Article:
- News Home
6 March 2014 1:04 pm ,
Vol. 343 ,
Antiretroviral drugs can protect people from becoming infected by HIV. But so-called pre-exposure prophylaxis, or PrEP...
Two studies show that eating a diet low in protein and high in carbohydrates is linked to a longer, healthier life, and...
Considered an icon of conservation science, researchers at World Wildlife Fund (WWF) headquarters in Washington, D.C.,...
The new atlas, which shows the distribution of important trace metals and other substances, is the first product of...
Early in April, the first of a fleet of environmental monitoring satellites will lift off from Europe's spaceport in...
Since 2000, U.S. government health research agencies have spent almost $1 billion on an effort to churn out thousands...
Magdalena Koziol, a former postdoc at Yale University, was the victim of scientific sabotage. Now, she is suing the...
- 6 March 2014 1:04 pm , Vol. 343 , #6175
- About Us
New Risk Factor for Alzheimer's
5 January 1998 7:00 pm
Researchers have identified a genetic variation that may triple a person's chances of developing Alzheimer's disease. The finding, reported by two research groups in this month's Nature Genetics, could lead to a better understanding of the disease process and perhaps a new genetic test for the degenerative brain disease, which afflicts 20 million people worldwide.
One genetic link to Alzheimer's is already well established. People who inherit the gene for the e4 version of a brain protein called apolipoprotein E (apoE) have a more than fourfold-higher chance of developing a form of the disease relatively early. But the story is complicated: Many carriers never develop the disease, and many Alzheimer's patients do not carry the e4 version.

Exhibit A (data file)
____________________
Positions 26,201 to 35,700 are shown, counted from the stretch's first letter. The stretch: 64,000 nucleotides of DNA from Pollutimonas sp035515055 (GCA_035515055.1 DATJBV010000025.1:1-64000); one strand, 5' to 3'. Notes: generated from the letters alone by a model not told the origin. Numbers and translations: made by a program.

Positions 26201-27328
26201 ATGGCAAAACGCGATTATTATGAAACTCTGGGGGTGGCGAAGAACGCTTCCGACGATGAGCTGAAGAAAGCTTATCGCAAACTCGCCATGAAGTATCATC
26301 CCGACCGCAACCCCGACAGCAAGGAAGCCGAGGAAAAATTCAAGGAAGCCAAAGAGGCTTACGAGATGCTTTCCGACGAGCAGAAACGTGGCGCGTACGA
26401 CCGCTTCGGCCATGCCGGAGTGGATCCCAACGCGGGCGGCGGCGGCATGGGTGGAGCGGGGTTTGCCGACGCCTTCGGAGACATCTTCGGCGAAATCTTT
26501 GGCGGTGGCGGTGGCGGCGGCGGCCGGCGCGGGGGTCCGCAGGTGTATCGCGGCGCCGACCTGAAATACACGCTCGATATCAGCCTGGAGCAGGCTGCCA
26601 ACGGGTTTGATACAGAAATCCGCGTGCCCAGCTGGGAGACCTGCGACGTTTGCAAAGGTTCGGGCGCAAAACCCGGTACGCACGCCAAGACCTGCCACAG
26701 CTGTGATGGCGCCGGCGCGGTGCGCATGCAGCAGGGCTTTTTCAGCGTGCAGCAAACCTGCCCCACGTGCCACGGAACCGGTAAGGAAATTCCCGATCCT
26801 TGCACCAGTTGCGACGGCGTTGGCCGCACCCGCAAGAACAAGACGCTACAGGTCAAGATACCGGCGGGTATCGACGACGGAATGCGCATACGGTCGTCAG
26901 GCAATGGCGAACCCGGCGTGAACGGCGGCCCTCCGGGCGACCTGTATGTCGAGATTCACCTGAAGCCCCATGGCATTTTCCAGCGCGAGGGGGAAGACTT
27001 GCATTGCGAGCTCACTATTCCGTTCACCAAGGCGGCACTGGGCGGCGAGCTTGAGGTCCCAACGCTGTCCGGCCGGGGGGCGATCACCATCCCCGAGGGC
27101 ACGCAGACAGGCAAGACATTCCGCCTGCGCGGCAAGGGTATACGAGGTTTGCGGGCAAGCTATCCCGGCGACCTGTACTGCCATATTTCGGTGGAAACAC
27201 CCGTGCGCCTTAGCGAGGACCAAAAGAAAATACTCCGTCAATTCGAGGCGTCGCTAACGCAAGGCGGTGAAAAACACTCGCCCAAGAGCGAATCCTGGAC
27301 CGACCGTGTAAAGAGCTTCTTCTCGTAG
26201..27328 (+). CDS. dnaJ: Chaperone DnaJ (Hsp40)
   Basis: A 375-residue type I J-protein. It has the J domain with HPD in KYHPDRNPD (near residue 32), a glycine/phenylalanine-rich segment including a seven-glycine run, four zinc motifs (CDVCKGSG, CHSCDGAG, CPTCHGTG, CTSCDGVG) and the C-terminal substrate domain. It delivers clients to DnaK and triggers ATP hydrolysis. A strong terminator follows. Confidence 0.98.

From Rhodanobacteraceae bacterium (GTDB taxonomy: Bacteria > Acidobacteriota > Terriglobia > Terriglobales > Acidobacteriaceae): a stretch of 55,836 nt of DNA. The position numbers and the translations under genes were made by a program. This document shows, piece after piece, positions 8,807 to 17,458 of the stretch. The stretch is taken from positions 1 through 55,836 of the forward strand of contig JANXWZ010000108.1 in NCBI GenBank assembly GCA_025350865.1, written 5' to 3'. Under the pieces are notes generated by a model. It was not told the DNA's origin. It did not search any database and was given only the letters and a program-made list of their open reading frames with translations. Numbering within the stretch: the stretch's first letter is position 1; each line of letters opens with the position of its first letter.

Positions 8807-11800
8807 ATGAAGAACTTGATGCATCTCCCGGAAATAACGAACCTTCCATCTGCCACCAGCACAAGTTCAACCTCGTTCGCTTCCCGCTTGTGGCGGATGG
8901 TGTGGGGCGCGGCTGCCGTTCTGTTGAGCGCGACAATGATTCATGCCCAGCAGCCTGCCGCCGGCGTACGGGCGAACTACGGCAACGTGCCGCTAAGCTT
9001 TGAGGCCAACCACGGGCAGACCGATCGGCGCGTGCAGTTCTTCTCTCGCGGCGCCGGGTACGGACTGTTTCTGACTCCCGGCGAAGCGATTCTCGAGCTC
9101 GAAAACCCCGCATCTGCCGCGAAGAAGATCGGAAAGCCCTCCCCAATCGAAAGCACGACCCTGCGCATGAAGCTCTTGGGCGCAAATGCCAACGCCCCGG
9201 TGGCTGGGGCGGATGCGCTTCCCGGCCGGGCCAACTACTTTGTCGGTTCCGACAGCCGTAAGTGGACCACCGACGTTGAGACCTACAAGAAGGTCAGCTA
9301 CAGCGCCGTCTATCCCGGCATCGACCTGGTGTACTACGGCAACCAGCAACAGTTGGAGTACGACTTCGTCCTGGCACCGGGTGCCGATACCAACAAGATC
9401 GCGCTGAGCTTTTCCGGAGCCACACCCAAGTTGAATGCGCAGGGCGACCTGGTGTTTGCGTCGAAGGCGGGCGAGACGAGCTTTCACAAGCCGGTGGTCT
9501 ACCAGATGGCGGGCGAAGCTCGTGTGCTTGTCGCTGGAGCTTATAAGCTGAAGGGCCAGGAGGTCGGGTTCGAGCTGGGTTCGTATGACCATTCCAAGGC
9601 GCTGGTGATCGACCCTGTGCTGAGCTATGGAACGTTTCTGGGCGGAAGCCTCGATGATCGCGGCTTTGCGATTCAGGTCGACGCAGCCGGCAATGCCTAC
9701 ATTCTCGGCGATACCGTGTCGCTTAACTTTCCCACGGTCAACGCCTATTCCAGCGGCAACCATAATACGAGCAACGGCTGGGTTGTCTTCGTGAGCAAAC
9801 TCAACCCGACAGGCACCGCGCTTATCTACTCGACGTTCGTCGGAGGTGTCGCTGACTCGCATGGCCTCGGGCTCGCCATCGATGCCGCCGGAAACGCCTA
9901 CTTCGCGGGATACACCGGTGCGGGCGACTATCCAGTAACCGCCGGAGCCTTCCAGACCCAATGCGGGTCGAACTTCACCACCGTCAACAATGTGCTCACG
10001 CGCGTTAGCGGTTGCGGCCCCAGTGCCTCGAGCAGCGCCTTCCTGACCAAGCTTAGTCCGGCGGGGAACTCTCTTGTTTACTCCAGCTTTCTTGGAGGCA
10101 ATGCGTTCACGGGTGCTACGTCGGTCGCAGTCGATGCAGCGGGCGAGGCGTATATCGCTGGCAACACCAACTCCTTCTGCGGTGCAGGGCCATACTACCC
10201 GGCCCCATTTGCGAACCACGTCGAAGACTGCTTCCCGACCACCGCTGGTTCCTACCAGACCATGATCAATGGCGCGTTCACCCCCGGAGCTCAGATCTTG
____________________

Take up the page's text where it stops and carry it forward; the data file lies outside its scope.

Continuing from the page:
Looking for other genetic factors that may be at work, a team led by Fernando Valdivieso of the Universidad Autonoma de Madrid in Spain homed in on a DNA stretch near the gene for apoE on chromosome 19 that regulates the production of apoE. They found a variant of this regulatory region called 491A in 88 of 110 Alzheimer's patients tested, compared to 72 of 131 controls--translating to a threefold increase in disease risk for carriers. A second research group, led by Alison Goate of Washington University School of Medicine in St. Louis, found that 491A appeared to increase Alzheimer's risk by almost two times in a group of U.S. patients. The increased risk is independent of the e4 allele.
"The effect looks real," says Dennis Selkoe of Harvard University, although he cautions that the link needs to be confirmed in a much larger group of people. Goate and Valdivieso suspect that 491A might contribute to the formation of protein plaques, a hallmark of Alzheimer's disease, by stepping up production of apoE, the predominant protein in the plaques. If so, Goate says, it could be encouraging news for drug companies that are trying to develop ways to prevent plaque formation.